A variable expression is evaluated using the order of operations in the same way as a numerical expression is evaluated. In this concept there will be a value given for the variable and you will substitute it into the variable expression before evaluating the expression.

Evaluate the variable expression:

First, substitute the given value of ‘a’ into the expression.

The parenthesis mean you are multiplying 2 times (5).

Next, apply the order of operations (PEMDAS) and continue to evaluate the expression.

First, multiply:

Next, divide:

Next, multiply:

Next, add:

Then, subtract:

The answer is 312.

Now let’s add in the grouping symbols. The **grouping symbols** that you will be working with are brackets [ ] and parenthesis ( ). According to the order of operations (PEMDAS), you perform all operations inside the grouping symbols BEFORE any other operation in the list.

Evaluate the numerical expression

First, perform the operation in the parenthesis:

Next, multiply

Then, subtract:

The answer is 13.

Brackets can be used to group more than one operation. When you see a set of brackets, remember that brackets are a way of grouping numbers and operations.

Evaluate the numerical expression.

Start by performing the operations inside the brackets.

First, perform the operation inside the parenthesis.

Multiply:

Next, perform the operation inside the brackets.

Add:

Next, add:

The answer is 18.

**Guided Practice**

Evaluate the numerical expression.

First, multiply:

Next, divide:

Next add:

The answer is 17.

### Examples

#### Example 1

Evaluate the variable expression

First, substitute

Next, perform the operation inside the parenthesis.

Multiply:

Next, multiply:\begin{align*}6\left(15\right)=90\end{align*}

\begin{align*}90+3-8\end{align*}

Next add:\begin{align*}90+3=93\end{align*}

\begin{align*}93-8\end{align*}

\begin{align*}93-8=85.\end{align*}

#### Example 2

Evaluate the numerical expression.

\begin{align*}7+4\left[4+\left(3 \times 2\right)\right]-5\end{align*}

Start by performing the operations inside the brackets.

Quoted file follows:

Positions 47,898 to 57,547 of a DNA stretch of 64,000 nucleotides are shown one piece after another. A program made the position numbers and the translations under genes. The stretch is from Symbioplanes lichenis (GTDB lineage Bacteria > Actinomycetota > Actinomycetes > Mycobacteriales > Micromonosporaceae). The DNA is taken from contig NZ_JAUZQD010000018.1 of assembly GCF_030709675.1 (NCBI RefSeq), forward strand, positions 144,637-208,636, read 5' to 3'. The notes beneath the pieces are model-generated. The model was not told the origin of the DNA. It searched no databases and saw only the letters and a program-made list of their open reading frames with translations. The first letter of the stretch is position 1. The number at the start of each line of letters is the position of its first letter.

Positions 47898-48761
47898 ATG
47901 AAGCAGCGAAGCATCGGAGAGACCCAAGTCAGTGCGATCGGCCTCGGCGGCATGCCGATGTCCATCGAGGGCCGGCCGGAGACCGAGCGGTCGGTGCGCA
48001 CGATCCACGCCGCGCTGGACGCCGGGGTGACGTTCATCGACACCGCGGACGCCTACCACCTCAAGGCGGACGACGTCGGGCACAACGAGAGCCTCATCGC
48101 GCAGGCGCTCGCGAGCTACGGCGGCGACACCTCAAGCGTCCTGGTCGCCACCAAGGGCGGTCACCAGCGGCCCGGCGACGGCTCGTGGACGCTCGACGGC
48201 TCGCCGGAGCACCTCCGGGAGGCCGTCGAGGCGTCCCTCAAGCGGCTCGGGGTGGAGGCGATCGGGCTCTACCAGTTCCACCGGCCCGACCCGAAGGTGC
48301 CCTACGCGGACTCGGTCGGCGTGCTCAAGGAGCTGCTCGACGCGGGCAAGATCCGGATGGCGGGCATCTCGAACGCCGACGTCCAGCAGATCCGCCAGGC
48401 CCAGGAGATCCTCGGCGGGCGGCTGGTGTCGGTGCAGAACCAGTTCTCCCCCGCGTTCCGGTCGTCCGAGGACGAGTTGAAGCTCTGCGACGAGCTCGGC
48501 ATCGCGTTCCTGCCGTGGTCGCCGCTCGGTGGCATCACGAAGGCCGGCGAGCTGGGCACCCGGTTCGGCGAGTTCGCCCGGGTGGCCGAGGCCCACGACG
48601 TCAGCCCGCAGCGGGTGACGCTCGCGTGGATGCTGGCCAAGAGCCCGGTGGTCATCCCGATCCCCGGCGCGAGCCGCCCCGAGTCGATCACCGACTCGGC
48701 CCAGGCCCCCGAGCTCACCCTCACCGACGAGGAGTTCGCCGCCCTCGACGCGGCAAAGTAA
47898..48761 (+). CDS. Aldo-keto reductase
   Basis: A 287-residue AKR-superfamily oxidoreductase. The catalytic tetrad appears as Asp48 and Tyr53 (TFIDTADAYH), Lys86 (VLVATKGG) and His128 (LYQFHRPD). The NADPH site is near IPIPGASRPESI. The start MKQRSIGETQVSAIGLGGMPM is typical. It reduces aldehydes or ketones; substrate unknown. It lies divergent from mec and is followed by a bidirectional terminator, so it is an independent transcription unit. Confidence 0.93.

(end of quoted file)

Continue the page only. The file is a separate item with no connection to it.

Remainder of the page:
First, perform the operation inside the parenthesis.

Multiply: \begin{align*}3 \times 2=6\end{align*}

\begin{align*}7+[4+6]-5\end{align*}

Next, perform the operation inside the brackets.

Add:\begin{align*}4+6=10\end{align*}

\begin{align*}7+10-5\end{align*}

Next, add:\begin{align*}7+10=17\end{align*}

\begin{align*}17-5\end{align*}

\begin{align*}17-5=12\end{align*}

The answer is 12.

#### Example 3

Evaluate the variable expression.

\begin{align*}14 \times 2 \div 7 + 3b -4 \ \text{when} \ b =12.\end{align*}

First substitute \begin{align*}b=12\end{align*}

\begin{align*}14 \times 2 \div 7+ 3\left(12\right)-4\end{align*}

Next, multiply: \begin{align*}3(12)=36\end{align*}

\begin{align*}14 \times 2 \div 7+ 36-4\end{align*}

Next, multiply:\begin{align*}14 \times 2 =28\end{align*}

\begin{align*}28 \div 7 + 36 - 4\end{align*}

\begin{align*}4+36-4\end{align*}

Next, add:\begin{align*}4+36=40\end{align*}

\begin{align*}40-4\end{align*}

Then, subtract : \begin{align*}40-4=36\end{align*}

The answer is 36.

### Follow Up

Remember Jeb and his (almost) prize?

Consider the short hand expression PEMDAS is given to the order of operations. When solving a problem, like the skill testing question, you need to complete the indicated operations in the order of PEMDAS.

\begin{align*}\frac{4}{5}\left[30 - \left(4 \times 2 -3 \right)\right]\end{align*}

Notice there is parenthesis within the brackets. You need to work from the inside out. So let’s start with the parenthesis. According to PEMDAS multiplication comes before subtraction.

First, multiply: \begin{align*}4 \times 2 =8\end{align*}